Temperature Humidity Index (THI) is a measure that has been used since the early 1990s. It accounts for the combined effects of environmental temperature and relative humidity and is a useful and easy way to assess the risk of heat stress.
Research has identified THI values above which heat stress begins in dairy cattle. Cows that suffer heat stress experience serious consequences on their productivity and on the quality and quantity of their milk. This happens because a large part of the energy coming from food is used to maintain constant body temperature and it is therefore not free to be used for other body processes like milk production, growth, conception and maintaining pregnancy. High producing cows are producing massive amounts of energy if they become heat stressed the fastest way for them to cool themselves down is to stop consuming feed(lowing their DMI). That has a huge impact on their production, growth, reproduction and conception rates.
Heat stress is caused by a combination of temperature, relative humidity, solar radiation, air movement, and precipitation. The majority of studies on heat stress in livestock focus on the two main environmental stressors: temperature and relative humidity (RH).
Multiple studies indicate a stress threshold of 67 THI, so animals are experiencing heat stress at a THI of 68 and greater. The levels of stress were separated into:
- Mild (68 to 71 THI)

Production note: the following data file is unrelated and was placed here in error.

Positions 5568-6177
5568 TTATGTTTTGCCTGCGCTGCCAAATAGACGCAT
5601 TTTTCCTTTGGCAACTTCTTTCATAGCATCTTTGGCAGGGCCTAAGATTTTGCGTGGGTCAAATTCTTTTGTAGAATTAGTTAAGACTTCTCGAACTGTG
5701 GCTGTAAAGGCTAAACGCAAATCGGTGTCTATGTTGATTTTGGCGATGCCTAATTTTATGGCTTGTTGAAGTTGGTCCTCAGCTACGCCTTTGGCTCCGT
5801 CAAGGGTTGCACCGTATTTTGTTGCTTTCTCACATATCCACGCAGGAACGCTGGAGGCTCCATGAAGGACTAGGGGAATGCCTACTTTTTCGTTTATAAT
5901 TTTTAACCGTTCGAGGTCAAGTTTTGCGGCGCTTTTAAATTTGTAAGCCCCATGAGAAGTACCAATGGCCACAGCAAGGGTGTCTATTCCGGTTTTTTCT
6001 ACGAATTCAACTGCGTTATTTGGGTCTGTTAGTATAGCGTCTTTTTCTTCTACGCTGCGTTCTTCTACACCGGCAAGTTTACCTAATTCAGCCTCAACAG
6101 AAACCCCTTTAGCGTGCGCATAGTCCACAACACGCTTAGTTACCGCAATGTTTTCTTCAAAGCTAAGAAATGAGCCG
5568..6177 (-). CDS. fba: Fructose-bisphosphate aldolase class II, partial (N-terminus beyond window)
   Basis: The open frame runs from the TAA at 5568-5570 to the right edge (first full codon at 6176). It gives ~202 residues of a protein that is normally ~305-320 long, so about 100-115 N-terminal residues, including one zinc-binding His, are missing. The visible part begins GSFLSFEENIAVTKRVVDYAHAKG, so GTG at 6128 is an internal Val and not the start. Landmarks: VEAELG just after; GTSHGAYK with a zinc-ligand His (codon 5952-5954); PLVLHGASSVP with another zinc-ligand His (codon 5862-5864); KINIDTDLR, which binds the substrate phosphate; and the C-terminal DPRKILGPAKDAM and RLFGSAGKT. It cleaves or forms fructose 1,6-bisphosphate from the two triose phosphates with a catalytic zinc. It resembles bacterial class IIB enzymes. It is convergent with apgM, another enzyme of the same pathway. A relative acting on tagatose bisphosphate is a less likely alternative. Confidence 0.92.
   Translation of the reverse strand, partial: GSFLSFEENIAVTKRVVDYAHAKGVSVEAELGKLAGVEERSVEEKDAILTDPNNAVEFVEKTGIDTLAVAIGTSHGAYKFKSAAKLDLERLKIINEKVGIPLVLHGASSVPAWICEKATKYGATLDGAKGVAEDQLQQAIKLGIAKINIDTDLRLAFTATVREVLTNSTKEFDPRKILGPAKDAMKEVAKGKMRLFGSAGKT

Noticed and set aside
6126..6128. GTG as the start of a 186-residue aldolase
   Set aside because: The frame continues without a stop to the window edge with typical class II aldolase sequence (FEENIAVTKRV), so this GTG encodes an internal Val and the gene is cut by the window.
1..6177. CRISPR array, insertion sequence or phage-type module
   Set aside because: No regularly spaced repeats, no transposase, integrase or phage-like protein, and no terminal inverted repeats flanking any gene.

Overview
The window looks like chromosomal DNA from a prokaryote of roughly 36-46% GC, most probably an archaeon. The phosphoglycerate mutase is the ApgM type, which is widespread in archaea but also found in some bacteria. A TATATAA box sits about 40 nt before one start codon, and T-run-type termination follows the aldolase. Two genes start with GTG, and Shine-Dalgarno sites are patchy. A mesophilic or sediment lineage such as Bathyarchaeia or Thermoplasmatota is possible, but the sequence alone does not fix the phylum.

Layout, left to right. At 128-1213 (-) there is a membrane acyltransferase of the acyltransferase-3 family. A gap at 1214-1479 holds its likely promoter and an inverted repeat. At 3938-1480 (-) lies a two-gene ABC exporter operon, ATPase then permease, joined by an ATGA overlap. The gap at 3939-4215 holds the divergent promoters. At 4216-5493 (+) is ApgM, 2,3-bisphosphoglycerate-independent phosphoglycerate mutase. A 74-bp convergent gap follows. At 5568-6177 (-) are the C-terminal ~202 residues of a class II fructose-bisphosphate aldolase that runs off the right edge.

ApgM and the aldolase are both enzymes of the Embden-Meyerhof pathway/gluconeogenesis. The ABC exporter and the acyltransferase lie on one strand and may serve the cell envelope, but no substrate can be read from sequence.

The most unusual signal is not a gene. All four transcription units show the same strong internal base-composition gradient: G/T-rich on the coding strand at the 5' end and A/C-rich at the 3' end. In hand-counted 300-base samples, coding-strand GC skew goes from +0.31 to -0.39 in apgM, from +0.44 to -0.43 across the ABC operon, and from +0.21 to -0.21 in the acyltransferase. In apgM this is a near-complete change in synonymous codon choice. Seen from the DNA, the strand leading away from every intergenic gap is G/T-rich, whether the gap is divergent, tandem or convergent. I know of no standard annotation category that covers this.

- Moderate (72 to 79 THI)
- Severe (80 to 89 THI)
- . (90 THI or greater)
Some facts about THI,
- 68 THI: Where mild heat stress begins in dairy cows, although research is proving that it is more like 65.
- When the THI exceeds 72, cows are likely to begin experiencing heat stress and their in-calf rates will be affected.
- When the THI exceeds 78, cows milk production is seriously affected.
- When the THI rises above 82, very significant losses in milk production are likely, cows show signs of severe stress and may ultimately die.
- 2 hours/day more a cow will spend standing during heat stress when the THI is greater than 70.
- 4 lbs of milk/day that will be lost due to increased standing time.
- 7-25% increase in the maintenance energy requirement of cows during heat stress.
- 80 THI: Where moderate to severe heat stress begins
- 8-12%: decrease in dry matter intake (DMI)
- 10-25%: decrease in milk production
- 35-50%: of the decline in milk yield that is explained by decreased DMI
- 1,000 - 2,000 lbs: reduced milk yield in the lactation after dry cows experience heat stress.
Evaporative cooling systems, like the CowKühlerZ are the most effective means of controlling moderate to severe heat stress in dairy cattle. Timed mist over the stalls or bedding pack with high-velocity air movement is the most effective method to cool cows. The timed, fine mist allows the water to evaporate, which in combination with the variable speed fans creates evaporative cooling a "chilling effect" which allows cows to dissipate more heat and maintain optimal core body temperature. At higher temperatures, fans alone are not adequate to allow the cow to cool down.
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